Last December, a campaign video superimposed Donald Trump’s face on the body of Thanos, the Avengers villain who sought to kill half of all life. In May, Trump’s then campaign manager aligned his re-election effort with the Death Star. Among Trump’s opponents, such moments sparked consternation: does the president see it as his mission to do harm?
On Thursday, the Trump campaign added a new wrinkle to the story, adviser Mercedes Schlapp attacking Joe Biden by … comparing him to Mr Rogers, the beloved children’s TV host who loves you just the way you are.
— Mercedes Schlapp (@mercedesschlapp) October 16, 2020
From anyone else, anywhere else, it would have been a compliment. But in Trumpworld, where down is up and left is right, bad is good and good is, apparently, bad.
What is it like to watch a movie with this man? Does he think Sauron is the protagonist of the Lord of the Rings? Does he root for Voldemort throughout Harry Potter? Does he think Disney movies invariably end in tragedy?
What’s so remarkable is that the Trump team is essentially, and gleefully, confirming that their opponents are correct. In the immortal words of Mitchell and Webb, they are indeed the baddies.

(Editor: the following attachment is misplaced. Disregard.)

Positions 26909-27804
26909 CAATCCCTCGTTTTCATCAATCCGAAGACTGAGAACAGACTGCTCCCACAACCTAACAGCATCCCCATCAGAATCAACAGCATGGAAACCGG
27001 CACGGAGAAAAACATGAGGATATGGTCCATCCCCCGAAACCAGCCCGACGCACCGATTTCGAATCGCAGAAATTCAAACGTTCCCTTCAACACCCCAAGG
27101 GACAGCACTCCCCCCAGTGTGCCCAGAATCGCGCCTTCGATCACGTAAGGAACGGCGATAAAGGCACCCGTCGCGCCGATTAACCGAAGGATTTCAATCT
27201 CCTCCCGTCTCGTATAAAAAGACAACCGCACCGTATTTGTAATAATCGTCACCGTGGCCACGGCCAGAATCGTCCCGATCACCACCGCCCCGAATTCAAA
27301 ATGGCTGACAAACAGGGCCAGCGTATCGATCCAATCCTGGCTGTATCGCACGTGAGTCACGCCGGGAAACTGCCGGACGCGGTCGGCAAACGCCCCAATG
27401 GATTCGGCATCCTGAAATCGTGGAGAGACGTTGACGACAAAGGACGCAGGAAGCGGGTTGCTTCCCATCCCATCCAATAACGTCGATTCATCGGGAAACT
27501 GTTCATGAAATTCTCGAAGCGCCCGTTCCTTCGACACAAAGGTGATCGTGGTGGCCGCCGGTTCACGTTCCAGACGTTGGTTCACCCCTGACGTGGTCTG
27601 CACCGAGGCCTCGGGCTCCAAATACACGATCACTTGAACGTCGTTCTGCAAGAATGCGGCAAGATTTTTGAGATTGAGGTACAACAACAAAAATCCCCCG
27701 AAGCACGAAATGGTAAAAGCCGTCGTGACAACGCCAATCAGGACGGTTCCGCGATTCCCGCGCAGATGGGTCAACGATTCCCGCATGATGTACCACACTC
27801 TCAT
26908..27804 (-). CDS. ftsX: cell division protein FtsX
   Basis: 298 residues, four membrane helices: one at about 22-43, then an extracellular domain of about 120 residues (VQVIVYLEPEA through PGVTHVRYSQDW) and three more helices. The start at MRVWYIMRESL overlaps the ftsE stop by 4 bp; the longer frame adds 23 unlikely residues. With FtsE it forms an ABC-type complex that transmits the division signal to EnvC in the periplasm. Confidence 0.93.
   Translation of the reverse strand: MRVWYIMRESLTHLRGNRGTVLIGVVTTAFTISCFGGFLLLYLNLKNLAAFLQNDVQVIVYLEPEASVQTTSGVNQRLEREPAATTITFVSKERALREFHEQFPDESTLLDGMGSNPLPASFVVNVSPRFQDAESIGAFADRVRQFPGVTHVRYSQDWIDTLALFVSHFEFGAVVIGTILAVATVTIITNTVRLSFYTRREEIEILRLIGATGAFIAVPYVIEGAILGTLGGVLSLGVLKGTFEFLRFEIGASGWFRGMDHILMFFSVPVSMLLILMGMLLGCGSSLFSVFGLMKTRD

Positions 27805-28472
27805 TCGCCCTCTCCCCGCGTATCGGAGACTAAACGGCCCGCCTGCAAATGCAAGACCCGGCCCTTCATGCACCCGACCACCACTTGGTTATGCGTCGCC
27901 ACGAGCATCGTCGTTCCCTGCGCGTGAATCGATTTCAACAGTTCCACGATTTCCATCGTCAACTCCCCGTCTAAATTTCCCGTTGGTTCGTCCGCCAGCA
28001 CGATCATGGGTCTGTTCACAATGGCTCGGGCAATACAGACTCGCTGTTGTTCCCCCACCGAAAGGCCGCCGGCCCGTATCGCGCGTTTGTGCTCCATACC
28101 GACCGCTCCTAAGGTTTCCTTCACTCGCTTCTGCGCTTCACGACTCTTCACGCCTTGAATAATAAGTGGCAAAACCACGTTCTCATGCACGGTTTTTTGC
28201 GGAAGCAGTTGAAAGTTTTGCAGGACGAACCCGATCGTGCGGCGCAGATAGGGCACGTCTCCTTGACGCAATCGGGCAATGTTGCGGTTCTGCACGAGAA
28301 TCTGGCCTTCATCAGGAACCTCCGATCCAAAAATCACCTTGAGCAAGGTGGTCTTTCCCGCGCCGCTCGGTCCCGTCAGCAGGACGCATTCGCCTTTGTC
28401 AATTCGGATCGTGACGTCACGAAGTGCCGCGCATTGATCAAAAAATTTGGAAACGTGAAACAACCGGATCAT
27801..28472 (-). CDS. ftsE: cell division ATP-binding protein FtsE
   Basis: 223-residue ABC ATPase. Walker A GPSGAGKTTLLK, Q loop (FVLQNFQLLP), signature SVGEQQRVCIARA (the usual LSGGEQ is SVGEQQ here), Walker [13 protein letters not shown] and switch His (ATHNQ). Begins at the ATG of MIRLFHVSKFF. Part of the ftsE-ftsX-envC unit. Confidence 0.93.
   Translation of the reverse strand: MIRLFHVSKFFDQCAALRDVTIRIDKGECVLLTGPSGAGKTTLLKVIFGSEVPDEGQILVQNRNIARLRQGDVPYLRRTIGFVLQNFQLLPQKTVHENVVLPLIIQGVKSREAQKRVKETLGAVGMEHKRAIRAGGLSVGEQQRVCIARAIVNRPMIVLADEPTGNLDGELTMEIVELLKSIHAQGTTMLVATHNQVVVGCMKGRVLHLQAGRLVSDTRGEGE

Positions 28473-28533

The conflict isn’t over the means to achieve a better world. If Trump’s own comparisons and those of his advisers accurately represent his mindset and theirs, the conflict is simpler, and straight out of such works of cinematic fiction: a question of good versus evil.
Why would Trumpworld embrace this position? It’s difficult to fathom the workings of the president’s mind. But if we consider Darth Vader instead, a simple lust for power might explain it.
The president and his allies, as Derek Robertson has written in Politico, are fueled by the simple drive to win. And for the first two acts of most “good v bad” movies, that drive gives the bad guys the upper hand, thanks to their disregard for the rules and comfort with destruction.
The trouble for Trump is that about two hours into such films, the bad guys lose. Mr Rogers is held up as a multigenerational icon. The Death Star, as many pointed out on Twitter when Brad Parscale bragged about it, blows up.
But plenty of people still love Darth Vader – and he has a way of sucking attention from Luke Skywalker. As election day approaches, the question is whether the forces of good can be as effective in real life as they are in the movies.